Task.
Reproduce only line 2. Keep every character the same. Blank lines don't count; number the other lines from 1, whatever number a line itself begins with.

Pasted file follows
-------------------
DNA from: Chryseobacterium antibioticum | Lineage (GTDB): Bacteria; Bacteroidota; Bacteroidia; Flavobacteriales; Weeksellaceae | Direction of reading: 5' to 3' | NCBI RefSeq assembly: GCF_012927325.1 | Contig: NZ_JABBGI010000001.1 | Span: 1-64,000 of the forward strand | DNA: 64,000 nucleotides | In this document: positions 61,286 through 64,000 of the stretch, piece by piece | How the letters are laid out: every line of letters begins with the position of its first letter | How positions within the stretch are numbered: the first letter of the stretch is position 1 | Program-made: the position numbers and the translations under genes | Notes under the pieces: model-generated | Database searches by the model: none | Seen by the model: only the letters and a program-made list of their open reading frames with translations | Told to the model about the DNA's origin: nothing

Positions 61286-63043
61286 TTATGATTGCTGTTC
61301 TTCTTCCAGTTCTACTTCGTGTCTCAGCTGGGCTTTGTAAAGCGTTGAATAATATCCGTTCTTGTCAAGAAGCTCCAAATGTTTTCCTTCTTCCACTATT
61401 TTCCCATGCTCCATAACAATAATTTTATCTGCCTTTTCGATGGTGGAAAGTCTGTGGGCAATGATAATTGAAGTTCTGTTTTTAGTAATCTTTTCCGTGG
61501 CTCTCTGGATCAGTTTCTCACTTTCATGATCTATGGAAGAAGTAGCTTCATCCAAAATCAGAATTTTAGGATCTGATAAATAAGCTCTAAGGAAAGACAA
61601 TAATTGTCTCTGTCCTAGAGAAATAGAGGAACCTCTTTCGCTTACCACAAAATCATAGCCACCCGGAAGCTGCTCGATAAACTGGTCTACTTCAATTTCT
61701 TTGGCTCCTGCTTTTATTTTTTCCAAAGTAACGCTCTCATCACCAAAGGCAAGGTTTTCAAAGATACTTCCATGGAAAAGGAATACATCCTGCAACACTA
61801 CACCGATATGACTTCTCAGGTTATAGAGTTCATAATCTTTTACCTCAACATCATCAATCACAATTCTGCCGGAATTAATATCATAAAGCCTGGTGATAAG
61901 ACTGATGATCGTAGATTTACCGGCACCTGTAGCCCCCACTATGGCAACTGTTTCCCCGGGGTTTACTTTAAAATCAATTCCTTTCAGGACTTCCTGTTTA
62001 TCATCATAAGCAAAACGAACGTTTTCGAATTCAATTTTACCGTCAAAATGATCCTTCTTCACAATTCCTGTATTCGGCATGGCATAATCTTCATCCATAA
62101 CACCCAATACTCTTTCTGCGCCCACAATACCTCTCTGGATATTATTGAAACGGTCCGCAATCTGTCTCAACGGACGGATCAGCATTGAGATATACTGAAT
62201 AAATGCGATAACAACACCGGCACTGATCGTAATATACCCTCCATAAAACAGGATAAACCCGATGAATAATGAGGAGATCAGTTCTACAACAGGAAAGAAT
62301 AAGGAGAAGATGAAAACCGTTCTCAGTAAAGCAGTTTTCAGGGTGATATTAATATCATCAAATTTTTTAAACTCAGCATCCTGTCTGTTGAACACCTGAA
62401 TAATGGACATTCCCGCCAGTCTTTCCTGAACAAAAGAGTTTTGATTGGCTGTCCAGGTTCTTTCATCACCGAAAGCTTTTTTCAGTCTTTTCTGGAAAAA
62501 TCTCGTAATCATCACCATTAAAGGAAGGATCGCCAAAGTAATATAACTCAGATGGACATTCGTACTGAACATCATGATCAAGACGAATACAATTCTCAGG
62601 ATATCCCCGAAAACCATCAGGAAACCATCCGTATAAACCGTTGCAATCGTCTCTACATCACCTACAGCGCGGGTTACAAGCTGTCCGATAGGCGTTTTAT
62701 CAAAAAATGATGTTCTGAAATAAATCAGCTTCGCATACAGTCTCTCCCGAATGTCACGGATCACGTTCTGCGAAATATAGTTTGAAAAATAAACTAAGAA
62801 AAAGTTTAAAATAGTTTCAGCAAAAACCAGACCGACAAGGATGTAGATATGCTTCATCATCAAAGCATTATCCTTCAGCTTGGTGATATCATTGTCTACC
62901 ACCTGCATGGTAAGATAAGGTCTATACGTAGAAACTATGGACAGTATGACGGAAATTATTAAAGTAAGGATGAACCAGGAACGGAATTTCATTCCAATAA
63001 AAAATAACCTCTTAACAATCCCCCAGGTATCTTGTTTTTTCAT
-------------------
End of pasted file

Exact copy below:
Positions 61286-63043